10 Effectiveness of child speech and language therapy 637 may resolve spontaneously (e.g. Zhu & Dodd 2000). There are a number of possible explanations for the finding. It might be that 6 months is too short a period for any spontaneous change to make a statistically significant difference. Alternatively, the data might reflect the proportion of children with disordered, rather than delayed, development on the caseload. Also, the differences between this study and prior studies, as listed above, may have a part to play. Interpretations of outcomes for children with expressive and receptive language impairments are more problematic. Law et al. (1998) reported that young children with language delay made some progress without therapy and that trained agents elicited as much progress as direct therapy from clinicians, a finding replicated by Boyle et al. (2007). One possible interpretation of the findings is that appropriate provision for children with language delay would be indirect input from SLT services: advice, target setting and programme provision. The current study found that children with language impairment, both receptive and expressive, made some progress beyond age-commensurate expectations in the no treatment group, matching Law et al. (1998). An alternative view is that there is a need to reconsider how children with language impairment are assessed. For example, many currently used assessments fail to discriminate between children with poor performance associated with disadvantaged language learning environments and those who perform poorly despite adequate language-learning exposure (Roy 2010). Alternative assessment methods, such as dynamic assessment, may allow the identification of children whose expressive and receptive language will improve spontaneously (Hasson & Joffe 2007). Further research into the nature of expressive and receptive language difficulties that persist might allow novel and more efficacious interventions to be devised that would target specific underlying difficulties. Most children who were treated in this study made clinically and statistically significant gains despite being a heterogeneous population in terms of age and diagnostic category and receiving, on average, fewer than 6 h of therapy. Around three-quarters of all children in the treated group made progress that placed them in the normal range for the communication skills targeted (16%), or made progress greater than would be expected for change in chronological age (57%). This positive outcome of intervention might be due to the use of specific interventions for specific, well-defined diagnostic categories using specific pathways of care for children with different intervention needs. Further, more finegrained analyses of the data need to focus on questions arising from this overview of such a large dataset. For example, it is important to know whether delaying therapy for 6 months affects outcome, and to discover whether the one-quarter of children who failed to make improvements in therapy might have been identified at first assessment. Acknowledgments Thanks to the staff of Middlesbrough Primary Care Trust (now Middlesbrough Redcar and Cleveland Community Services) Speech and Language Therapy Service; the data input staff at the Post Graduate Institute of Health, University of Teesside; and to the families and children who took part in the study. The study reported was funded by a National Health Service grant to Dr Jan Broomfield. Ethical approval was granted by the South Tees Nursing and Allied Health Professionals Local Ethics Committee. Funding was by the Northern & Yorkshire NHSE, N , RCTC 66. Declaration of interest: The authors report no conflicts of interest. The authors are responsible for the content and writing of the paper. References ALMOST, D.andROSENBAUM, P., 1998, Effectiveness of speech intervention for phonological disorders: a randomized controlled trial. Developmental Medicine and Child Neurology, 40, BAMFORD,J.,DAVIES,A.,BOYLE,J.,LAW,J.,CHAPMAN,S.,STEWART BROWN, S. and SHELDON, T., 1998, Pre-school hearing, speech, language and vision screening. Quality in Health Care, 7, BOYLE, J., MCCARTNEY, E., FORBES, J. and O HARE, A., 2007, A randomised controlled trial and economic evaluation of direct versus indirect and individual versus group modes of speechand-language therapy for children with primary language impairment. Health Technology Assessment, 11, BROOMFIELD, J. and DODD, B., 2004a, Children with speech and language disability: caseload characteristics. International Journal of Language and Communication Disorders, 39, BROOMFIELD, J. and DODD, B., 2004b, The nature of subtypes of primary speech disability. Child Language, Teaching and Therapy, 20, BROOMFIELD, J. and DODD, B., 2005, Epidemiology of speech disorders. In B. DODD (ed.), Differential Diagnosis & Treatment of Children with Speech Disorder, 2nd edn (London: Whurr), pp BZOCH, K. andleague, R., 1991, Receptive Expressive Emergent Language Scales, 2nd edn (Austin, TX: PRO-ED). CONTI-RAMSDEN, G., BOTTING, N., KNOX, E. andsimkin, Z., 2002, Different school placements following language unit attendance: which factors affect language outcome? International Journal of Language and Communication Disorders, 37, CONTI-RAMSDEN, G. andlaw, J., 2000, Treating children with speech and language impairments. British Medical Journal, 321, 1 5. DODD, B. (ed.), 2005, Differential Diagnosis & Treatment of Children with Speech Disorder, 2nd edn (London: Whurr). DODD, B., 2007, Evidence-based practice and speech language pathology: strengths, weaknesses, opportunities and threats. Folia Phoniatrica et Logopedia, 59, DODD, B.,HOLM, A.,CROSBIE, S.,MCINTOSH, B.,TEITZEL, T. and OZANNE, A., 2000, Preschool and Primary Inventory of Phonological Awareness (London: Pearson).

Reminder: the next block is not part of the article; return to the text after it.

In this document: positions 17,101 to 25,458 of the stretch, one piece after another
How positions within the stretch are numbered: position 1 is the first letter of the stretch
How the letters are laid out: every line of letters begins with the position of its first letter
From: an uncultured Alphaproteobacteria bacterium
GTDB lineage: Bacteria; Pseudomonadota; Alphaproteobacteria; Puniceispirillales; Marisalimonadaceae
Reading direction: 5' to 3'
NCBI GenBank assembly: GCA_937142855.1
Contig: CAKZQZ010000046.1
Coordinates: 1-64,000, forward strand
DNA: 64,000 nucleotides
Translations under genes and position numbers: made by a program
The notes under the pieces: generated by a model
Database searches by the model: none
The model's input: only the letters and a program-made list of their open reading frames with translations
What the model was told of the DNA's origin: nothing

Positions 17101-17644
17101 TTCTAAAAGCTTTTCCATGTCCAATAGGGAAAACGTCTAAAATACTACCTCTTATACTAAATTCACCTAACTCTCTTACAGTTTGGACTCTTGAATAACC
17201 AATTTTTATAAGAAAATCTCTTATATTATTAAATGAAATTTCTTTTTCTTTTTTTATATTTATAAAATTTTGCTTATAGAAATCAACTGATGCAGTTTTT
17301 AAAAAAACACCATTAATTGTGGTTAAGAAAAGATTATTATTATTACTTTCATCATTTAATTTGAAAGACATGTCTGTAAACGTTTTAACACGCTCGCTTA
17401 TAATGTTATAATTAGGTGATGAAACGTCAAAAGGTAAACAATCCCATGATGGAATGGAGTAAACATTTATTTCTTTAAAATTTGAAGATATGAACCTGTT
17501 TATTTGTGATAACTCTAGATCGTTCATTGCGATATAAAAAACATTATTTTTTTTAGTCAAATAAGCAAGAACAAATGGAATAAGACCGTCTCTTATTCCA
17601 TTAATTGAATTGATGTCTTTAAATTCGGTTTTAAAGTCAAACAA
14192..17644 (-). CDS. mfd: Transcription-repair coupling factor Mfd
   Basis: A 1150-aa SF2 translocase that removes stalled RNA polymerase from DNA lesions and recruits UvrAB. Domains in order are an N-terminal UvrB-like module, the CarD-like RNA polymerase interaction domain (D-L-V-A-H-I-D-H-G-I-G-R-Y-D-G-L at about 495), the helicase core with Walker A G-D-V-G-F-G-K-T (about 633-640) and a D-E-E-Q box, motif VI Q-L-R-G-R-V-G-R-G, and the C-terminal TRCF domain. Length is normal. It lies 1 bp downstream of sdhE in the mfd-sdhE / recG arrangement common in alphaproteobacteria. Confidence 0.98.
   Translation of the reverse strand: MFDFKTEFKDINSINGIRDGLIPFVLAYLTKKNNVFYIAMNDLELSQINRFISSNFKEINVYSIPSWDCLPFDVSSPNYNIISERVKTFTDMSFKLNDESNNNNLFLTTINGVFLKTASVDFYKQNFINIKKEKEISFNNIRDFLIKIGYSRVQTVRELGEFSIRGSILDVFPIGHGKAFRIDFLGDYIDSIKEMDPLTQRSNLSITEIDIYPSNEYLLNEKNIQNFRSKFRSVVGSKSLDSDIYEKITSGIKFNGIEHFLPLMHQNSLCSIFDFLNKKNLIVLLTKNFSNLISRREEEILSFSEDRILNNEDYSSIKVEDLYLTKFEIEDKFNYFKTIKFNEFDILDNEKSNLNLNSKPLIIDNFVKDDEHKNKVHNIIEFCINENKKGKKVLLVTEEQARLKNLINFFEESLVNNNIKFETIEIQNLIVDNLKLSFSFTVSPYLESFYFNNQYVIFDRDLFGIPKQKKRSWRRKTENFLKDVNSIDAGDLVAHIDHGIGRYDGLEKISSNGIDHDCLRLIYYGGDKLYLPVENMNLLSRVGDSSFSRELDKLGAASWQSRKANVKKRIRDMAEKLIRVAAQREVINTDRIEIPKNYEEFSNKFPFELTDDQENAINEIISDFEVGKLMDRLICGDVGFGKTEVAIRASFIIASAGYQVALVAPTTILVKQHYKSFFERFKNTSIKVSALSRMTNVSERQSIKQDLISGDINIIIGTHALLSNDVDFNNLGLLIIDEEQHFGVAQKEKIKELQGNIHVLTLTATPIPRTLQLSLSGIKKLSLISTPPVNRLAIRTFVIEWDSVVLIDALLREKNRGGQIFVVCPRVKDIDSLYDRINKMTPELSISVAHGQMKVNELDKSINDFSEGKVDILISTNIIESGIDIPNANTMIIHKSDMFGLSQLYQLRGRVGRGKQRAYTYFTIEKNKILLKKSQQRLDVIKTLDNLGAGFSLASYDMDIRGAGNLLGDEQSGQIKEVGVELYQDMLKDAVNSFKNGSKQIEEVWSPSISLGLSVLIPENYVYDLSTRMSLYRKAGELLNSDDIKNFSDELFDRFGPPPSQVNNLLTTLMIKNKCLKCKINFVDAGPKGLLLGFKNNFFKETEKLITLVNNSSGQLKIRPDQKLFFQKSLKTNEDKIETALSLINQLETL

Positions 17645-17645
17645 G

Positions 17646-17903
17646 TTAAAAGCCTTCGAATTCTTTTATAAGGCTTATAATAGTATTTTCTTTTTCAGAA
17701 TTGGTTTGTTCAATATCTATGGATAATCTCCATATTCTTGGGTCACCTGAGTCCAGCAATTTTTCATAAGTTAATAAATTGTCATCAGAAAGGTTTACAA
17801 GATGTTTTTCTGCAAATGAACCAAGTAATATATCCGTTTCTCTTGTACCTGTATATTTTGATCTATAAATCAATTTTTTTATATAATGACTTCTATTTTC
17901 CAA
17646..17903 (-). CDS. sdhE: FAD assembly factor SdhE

11 638 Jan Broomfield & Barbara Dodd DODD,B., ZHU H., CROSBIE, S., HOLM, A. and OZANNE, A., 2002, Diagnostic Evaluation of Articulation and Phonology (London: Psychological Corporation). EDWARDS, S.,FLETCHER, P.,GARMAN, M.,HUGHES, A.,LETTS, C. and SINKA, I., 1997, Reynell Developmental Language Scales, 3rd edn (Windsor: NFER). GIERUT, J., 2001, Complexity in phonological treatment: clinical factors. Language Speech and Hearing Services in Schools, 32, GLOGOWSKA, M., ROULSTONE, S., ENDERBY, P. andpeters, T., 2000, Randomised controlled trial of community based Speech and Language Therapy in pre-school children. British Medical Journal, 231, GRIFFITHS, R., 1996, Griffiths Mental Development Scales (Bicester: Test Agency). HALL, D. M. B. (ed.), 1996, Health for All Children,3rdedn(Oxford: Oxford University Press). HASSON, N. and JOFFE, V., 2007, The case for dynamic assessment in speech and language therapy. Child Language Teaching and Therapy, 23, HOLM, A., CROSBIE, S. and DODD, B., 2005, Treating inconsistent speech disorders. In B. DODD (ed.), Differential Diagnosis & Treatment of Children with Speech Disorder, 2nd edn (London: Whurr), pp HOWELL, J. anddean, E. C., 1991, Treating Phonological Disorders in Children Metaphon: Theory to Practice (London: Whurr). LAW, J., 1992, The Early Identification of Language Impairment in Children (London: Chapman & Hall). LAW, J., BOYLE, J., HARRIS, F., HARKNESS, A. and NYE, C., 1998, Screening for speech and language delay: a systematic review of the literature. Health Technology Assessment, 2(9), LAW, J.,GARRETT, Z. and NYE, C., 2003, Speech and language therapy interventions for children with primary speech and language delay or disorder (Cochrane Review). The Cochrane Database of Systematic Reviews, 3. LAW,J.,GARRETT, Z. and NYE, C., 2004, The effect of treatment for children with developmental speech and language delay/disorder: a meta-analysis. Journal of Speech, Language and Hearing Research, 47, MASIDLOVER, M. andknowles, W., 1982, Derbyshire Language Scheme (Derby: Derbyshire County Council). MOBLEY, H., 2000, Research renaissance. RCSLT Bulletin, 7, 577. MONTORI, V. and GUYATT, G, 2001, Intention-to-treat principle. Canadian Medical Association Journal, 165, MUTER, V., HULME, C. and SNOWLING, M., 1997, Phonological Abilities Test (London: Psychological Corporation). NEWTON, M. and THOMSON, M., 1976, Good-enough Drawing Assessment, Aston Index (Cambridge: LDA). OZANNE, A., 1992, Normative data for sequenced oral movements and movements in context for children aged three to five years. Australian Journal of Human Communication Disorders, 14, PRING, T., 2004, Ask a silly question: two decades of troublesome trials. International Journal of Language and Communication Disorders, 3, RENFREW, C., 1995, Word Findings Vocabulary Test (Bicester: Winslow). RENFREW, C., 1997, Renfrew Action Picture Test (Bicester:Winslow). ROY, P., 2010, Language assessment across social groups: Are our tests socially biased? Paper presented at the ESRC Festival of Science, City University, London, UK, March SEMEL, E., WIIG, E. andsecord, W., 1994, Clinical Evaluation of Language Fundamentals (UK) (London: Psychological Corporation). STACKHOUSE, J. and WELLS, B., 1997, Children s Speech and Literacy Difficulties 1: A Psycholinguistic Framework (London: Whurr). WEINER, F., 1981, Treatment of phonological disability using the method of meaningful minimal contrast: two case studies. Journal of Speech and Hearing Disorders, 46, ZHU, H. and DODD, B., 2000, Development and change in the phonology of Putonghua-speaking children with speech difficulties. Clinical Linguistics and Phonetics, 14(5),